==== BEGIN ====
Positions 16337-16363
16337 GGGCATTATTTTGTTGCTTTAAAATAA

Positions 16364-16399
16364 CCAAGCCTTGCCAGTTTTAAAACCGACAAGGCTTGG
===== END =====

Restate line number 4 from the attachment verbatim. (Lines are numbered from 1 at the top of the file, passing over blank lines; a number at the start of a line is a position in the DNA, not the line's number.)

16364 CCAAGCCTTGCCAGTTTTAAAACCGACAAGGCTTGG